To date, the clinical presentation of confirmed cases has been variable. Many cases in this outbreak are not presenting with the classical clinical picture for monkeypox. In cases described thus far in this outbreak, common presenting symptoms include genital and peri-anal lesions, fever, swollen lymph nodes, and pain when swallowing. While oral sores remain a common feature in combination with fever and swollen lymph nodes, the local anogenital distribution of rash (with vesicular, pustular or ulcerated lesions) sometimes appears first without consistently spreading to other parts of the body. This initial presentation of a genital or peri-anal rash in many cases suggests close physical contact as the likely route of transmission during sexual contact. Some cases have also been described as having pustules appear before constitutional symptoms (e.g., fever) and having lesions at different stages of development, both of which are atypical of how monkeypox has presented historically. Apart from patients hospitalized for the purpose of isolation, few hospitalizations have been reported. Complications leading to hospitalization have included the need to provide adequate pain management and the need to treat secondary infections.


In addition to the cases reported from or identified in non-endemic countries, WHO continues to receive updates on the status of ongoing monkeypox outbreaks in endemic countries[1] in the African region through established surveillance mechanisms (Integrated Disease Surveillance and Response). From January to 1 June 2022, 1408 suspected and 44 confirmed cases including 66 deaths were reported from seven endemic countries (Table 2).


Table 2. Cases of monkeypox in the WHO African Region reported to WHO from 1 January 2022 to 1 June 2022For additional information please refer to WHO AFRO Weekly Bulletin on Outbreaks and Other Emergencies here.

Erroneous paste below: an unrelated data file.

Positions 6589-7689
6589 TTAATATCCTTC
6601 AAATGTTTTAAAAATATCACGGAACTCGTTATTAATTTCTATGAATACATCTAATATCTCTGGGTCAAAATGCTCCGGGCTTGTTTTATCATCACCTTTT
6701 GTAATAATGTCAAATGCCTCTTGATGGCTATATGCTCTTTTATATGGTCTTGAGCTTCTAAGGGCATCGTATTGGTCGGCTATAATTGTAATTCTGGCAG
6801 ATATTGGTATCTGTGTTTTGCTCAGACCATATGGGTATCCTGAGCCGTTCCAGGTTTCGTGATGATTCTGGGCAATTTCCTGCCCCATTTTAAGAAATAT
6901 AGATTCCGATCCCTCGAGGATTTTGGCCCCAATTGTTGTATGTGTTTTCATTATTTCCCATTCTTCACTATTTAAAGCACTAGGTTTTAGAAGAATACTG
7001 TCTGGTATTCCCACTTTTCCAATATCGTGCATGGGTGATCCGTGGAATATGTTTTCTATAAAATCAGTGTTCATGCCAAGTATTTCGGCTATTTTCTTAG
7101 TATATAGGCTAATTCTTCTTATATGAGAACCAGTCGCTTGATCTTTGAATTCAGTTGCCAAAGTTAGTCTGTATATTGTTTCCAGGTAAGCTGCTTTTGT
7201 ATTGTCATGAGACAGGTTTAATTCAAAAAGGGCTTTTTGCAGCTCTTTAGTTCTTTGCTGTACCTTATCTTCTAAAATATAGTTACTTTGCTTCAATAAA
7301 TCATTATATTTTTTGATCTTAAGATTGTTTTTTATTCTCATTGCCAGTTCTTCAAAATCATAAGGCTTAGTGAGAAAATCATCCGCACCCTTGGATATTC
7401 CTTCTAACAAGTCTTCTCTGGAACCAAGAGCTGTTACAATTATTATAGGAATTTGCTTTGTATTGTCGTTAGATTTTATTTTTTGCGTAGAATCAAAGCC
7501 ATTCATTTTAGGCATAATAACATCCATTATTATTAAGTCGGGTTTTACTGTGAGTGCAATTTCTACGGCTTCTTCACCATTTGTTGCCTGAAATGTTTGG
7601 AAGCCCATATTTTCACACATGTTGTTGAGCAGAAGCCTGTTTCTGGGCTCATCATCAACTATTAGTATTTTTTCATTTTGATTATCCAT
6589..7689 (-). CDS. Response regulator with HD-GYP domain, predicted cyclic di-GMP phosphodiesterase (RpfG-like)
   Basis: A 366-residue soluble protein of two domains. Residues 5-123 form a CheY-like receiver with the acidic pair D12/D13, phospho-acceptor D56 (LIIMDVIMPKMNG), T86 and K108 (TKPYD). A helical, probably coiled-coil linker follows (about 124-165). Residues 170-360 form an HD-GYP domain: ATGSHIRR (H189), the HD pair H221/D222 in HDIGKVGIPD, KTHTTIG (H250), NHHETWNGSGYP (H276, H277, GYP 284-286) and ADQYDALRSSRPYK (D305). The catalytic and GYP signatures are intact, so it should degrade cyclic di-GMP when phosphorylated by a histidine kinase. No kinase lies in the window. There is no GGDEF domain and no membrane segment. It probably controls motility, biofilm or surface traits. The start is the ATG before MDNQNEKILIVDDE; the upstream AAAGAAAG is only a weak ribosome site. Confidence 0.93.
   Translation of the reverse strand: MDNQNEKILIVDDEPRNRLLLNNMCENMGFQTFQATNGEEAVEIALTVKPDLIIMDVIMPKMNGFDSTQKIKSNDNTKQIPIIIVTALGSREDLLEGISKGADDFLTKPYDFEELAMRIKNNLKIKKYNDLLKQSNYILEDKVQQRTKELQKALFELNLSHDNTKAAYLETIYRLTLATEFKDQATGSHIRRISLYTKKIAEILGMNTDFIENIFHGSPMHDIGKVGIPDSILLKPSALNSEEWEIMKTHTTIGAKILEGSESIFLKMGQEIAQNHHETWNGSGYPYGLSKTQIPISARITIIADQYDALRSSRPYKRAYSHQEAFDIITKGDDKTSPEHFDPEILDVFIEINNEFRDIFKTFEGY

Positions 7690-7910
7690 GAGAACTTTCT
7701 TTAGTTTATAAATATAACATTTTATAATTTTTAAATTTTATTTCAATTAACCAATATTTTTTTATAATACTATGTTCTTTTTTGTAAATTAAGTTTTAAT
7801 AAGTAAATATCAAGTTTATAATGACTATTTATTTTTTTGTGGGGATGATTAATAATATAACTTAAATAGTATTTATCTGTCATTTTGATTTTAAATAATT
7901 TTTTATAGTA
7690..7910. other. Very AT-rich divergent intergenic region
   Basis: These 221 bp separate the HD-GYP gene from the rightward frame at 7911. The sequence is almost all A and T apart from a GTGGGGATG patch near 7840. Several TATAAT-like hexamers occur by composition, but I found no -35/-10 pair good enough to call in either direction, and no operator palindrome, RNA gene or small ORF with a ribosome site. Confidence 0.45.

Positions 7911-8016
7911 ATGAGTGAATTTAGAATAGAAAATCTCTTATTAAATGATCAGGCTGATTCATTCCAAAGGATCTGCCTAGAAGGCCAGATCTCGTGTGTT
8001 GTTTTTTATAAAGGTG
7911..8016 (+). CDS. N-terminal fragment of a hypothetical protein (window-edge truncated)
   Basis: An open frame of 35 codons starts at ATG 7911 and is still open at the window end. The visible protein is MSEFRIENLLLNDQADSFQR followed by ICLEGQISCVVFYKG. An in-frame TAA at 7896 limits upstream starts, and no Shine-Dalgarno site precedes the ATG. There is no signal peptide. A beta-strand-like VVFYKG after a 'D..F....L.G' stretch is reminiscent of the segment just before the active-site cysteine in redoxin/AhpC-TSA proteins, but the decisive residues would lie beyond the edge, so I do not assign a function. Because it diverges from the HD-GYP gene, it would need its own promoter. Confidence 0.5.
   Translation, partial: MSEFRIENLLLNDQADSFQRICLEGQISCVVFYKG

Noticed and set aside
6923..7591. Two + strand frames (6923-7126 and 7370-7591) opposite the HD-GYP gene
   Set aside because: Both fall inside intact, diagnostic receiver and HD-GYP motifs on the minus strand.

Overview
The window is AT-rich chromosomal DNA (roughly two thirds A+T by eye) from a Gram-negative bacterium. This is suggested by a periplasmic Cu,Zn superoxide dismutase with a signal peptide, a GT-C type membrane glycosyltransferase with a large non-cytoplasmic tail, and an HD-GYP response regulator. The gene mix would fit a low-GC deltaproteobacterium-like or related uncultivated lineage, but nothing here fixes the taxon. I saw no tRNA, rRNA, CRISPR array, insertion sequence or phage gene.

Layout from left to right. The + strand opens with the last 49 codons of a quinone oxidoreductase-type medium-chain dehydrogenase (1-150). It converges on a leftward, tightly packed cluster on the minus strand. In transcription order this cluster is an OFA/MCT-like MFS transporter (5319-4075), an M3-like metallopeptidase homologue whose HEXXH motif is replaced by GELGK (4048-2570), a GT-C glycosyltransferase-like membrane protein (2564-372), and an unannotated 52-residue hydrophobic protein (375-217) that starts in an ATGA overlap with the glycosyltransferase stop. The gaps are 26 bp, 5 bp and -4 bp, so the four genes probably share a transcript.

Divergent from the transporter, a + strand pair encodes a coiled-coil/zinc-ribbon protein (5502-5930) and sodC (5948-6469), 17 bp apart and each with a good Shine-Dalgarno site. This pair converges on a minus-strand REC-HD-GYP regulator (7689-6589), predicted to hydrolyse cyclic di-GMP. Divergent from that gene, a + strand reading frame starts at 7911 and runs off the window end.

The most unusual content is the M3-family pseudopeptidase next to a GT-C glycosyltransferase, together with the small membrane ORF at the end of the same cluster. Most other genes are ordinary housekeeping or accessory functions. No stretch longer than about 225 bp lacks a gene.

WHO continues to support sharing of information about this outbreak of monkeypox. Clinical and public health incident response has been activated at WHO and in many Member States to coordinate comprehensive case finding, contact tracing, laboratory investigation, clinical management, isolation, and implementation of infection and prevention and control measures.


Genomic sequencing of viral deoxyribonucleic acid (DNA) of the monkeypox virus, where available, is being undertaken. Several European countries (Belgium, France, Germany, Israel, Italy, the Netherlands, Portugal, Slovenia, Spain, Switzerland and the United States of America) have published full-length or partial genome sequences of the monkeypox virus found in the current outbreak. While investigations are ongoing, preliminary data from PCR assays indicate that the monkeypox virus genes detected belong to the West African clade.


Currently, the public health risk at the global level is assessed as moderate considering this is the first time that many monkeypox cases and clusters are reported concurrently in non-endemic and endemic countries in widely disparate WHO geographical areas.


Additionally, as epidemiological and laboratory information are still limited, the actual number of cases is likely an underestimate. This may in part be due to the lack of early clinical recognition of an infection previously known to occur mostly in West and Central Africa, limited surveillance, and a lack of widely available diagnostics in some countries. Given the number of countries across several WHO regions reporting cases of monkeypox, it is highly likely that other countries will identify cases and there will be further spread of the virus.